I have reached the point where I try to have conversations in Hebrew. (I know! Good for me!)
I can order food at a cafe, check out library books, and make my way through the supermarket in Hebrew.
I can make doctor’s appointments, have short meaningless small-talk conversations with other parents, and give my phone number in Hebrew.
I can fumble my way through life. Today I forgot my membership card to the gym and managed to explain that I had left it in another bag and could I check in without it? It wasn’t pretty, but I got my point across.
I always, always have conversations with AM’s teachers in Hebrew, even though they must know he’s an English speaker. I mean, it’s nursery school, so really nothing earth-shattering is happening there. Elementary school is a much bigger deal to me.
Admittedly, there are things I try to have conversations about in English, mostly where finances or my kids’ health/schooling is concerned. So we see English-speaking doctors and dentists and have English-speaking insurance agents and accountants. Miss M’s teacher this year was raised in an English-speaking household, and I cannot express how huge a relief this is to me. This year really feels like a watershed year, from which we will determine the course of the rest of our lives (and I exaggerate only a smidge), and to be able to check in on her education in my native language…well, two thumbs up. I had been hoping to keep that information from Miss M (that her teacher speaks English), but I was busted on the first day of school. No matter; they speak Hebrew to each other at school and that’s what counts.
Of course, sometimes I feel like an idiot, and I usually have a hard time sustaining a conversation for more than about 90 seconds, but I try.
Feeling like an idiot is not as discouraging as it used to be. I must be growing.
But you know what I hate? People who interrupt me and say, “You can say it in English.”
Sometimes I am speaking very haltingly, or trying to explain something complicated (directions to Tel Aviv happens to me a lot–not hard, once you get out of Modiin, but Modiin itself can be confusing), and then I could legitimately use the assistance.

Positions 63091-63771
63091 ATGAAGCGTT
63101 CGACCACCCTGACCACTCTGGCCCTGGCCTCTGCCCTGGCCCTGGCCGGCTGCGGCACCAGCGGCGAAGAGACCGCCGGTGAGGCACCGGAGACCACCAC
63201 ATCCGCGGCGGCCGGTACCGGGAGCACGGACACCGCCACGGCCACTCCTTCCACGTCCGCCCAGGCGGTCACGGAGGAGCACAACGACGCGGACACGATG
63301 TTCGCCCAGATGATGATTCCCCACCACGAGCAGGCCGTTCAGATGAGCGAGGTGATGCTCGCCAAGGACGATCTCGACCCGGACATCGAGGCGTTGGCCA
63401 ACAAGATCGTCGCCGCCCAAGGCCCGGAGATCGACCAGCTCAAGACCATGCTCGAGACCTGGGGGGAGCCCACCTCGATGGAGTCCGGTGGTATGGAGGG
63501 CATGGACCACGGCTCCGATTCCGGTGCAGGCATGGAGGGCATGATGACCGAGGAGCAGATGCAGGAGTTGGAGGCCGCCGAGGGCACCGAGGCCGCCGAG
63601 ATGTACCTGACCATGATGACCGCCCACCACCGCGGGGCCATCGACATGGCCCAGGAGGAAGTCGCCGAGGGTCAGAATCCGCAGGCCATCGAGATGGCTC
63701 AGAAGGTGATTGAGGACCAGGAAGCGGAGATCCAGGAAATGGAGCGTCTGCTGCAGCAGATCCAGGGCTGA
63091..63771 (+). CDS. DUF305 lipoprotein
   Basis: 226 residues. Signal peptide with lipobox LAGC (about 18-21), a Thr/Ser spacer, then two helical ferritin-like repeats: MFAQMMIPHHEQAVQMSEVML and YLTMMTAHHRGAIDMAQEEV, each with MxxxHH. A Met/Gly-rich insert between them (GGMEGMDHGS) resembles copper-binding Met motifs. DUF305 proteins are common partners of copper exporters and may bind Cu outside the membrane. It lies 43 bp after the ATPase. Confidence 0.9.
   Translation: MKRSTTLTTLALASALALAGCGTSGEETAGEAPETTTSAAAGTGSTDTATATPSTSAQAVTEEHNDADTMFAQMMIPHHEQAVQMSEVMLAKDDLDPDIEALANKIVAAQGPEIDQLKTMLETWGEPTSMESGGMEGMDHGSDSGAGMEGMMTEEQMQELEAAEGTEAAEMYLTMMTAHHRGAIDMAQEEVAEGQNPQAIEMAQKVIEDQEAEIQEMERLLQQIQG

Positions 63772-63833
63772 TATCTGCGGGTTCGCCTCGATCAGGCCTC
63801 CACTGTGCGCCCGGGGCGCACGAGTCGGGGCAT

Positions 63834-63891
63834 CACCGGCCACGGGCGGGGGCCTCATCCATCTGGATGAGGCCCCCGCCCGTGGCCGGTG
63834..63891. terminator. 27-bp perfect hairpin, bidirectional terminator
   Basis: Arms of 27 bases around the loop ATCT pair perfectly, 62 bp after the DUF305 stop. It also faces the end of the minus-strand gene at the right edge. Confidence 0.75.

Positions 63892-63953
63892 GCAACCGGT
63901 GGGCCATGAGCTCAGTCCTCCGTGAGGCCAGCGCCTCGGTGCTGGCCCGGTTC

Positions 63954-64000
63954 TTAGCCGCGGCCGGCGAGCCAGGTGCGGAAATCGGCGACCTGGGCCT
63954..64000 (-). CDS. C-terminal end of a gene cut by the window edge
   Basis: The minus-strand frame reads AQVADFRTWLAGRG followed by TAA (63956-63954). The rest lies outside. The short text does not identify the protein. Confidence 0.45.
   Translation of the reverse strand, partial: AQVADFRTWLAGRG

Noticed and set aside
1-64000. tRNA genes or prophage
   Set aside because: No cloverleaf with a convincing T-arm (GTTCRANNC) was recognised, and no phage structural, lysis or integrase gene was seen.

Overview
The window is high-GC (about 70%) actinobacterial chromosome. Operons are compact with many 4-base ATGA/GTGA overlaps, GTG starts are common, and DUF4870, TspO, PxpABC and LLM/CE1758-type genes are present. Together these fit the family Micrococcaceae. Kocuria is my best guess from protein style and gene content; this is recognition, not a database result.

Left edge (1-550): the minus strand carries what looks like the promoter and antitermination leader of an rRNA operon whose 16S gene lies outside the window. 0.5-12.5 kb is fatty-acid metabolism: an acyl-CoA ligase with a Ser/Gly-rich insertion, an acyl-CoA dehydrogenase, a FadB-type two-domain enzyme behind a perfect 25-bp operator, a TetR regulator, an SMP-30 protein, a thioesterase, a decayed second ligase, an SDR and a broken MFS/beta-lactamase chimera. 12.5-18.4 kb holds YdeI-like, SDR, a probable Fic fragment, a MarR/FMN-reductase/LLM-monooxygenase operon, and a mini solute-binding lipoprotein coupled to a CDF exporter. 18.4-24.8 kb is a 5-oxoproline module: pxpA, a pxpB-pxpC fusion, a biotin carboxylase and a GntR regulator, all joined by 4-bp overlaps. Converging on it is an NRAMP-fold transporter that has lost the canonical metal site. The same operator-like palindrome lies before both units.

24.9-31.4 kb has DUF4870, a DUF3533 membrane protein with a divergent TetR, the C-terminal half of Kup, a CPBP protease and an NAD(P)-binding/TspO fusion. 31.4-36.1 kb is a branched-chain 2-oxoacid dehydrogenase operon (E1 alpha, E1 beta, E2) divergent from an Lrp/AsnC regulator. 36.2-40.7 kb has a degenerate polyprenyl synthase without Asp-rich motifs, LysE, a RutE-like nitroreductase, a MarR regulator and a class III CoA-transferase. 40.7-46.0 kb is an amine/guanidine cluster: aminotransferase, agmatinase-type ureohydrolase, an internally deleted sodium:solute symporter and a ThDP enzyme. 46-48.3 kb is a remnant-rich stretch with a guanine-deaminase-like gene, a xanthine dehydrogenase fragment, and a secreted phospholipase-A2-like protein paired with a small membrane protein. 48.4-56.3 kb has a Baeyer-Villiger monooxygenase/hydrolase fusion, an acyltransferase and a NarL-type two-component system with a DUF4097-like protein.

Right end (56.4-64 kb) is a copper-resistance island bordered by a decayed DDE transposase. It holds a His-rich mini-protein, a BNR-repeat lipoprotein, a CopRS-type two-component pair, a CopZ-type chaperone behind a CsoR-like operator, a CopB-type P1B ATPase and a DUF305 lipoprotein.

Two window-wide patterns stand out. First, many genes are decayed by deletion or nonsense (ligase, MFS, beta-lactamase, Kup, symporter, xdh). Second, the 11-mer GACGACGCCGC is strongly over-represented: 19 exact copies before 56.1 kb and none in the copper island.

But when the receptionist from the dentist’s office calls to ask if I want to move up AM’s appointment and I say I can’t do it on the date being offered,* why interrupt me? I didn’t ask to switch to English. I wasn’t confused or hesitant. I may have used clunky Hebrew, but this wasn’t a complicated conversation.
Now I feel like a frustrated idiot. Which is discouraging.
I kind of appreciate the opportunity to muck around and make mistakes with gendered nouns and prepositions. I usually manage to express the idea that I have intended to express. For longer conversations I will often default to English because of the whole “sounding like an idiot when I don’t think I am” problem (Hebrew being spoken to me; I just can’t translate my thoughts in my head fast enough to speak at normal speed).
Certain people are more sympathetic…longer-term immigrants, for one. I spoke to a neighbor the other day, who turned out to be here 13 years, originally from Brazil. And I stumbled along in Hebrew as she nodded and smiled and reassured me that such a huge move is easier for the kids and harder for the adults and we’d all be fine.
I don’t buy the idea what people here want to improve their English so therefore want to speak English to Anglos. All they have to do is watch TV or listen to pop music, which is lousy with English from native speakers. Really, I think they’re not willing to spend an extra minute on me. And now I’m annoyed.
* For instance. But it also happens when clothes shopping, at security, etc, etc.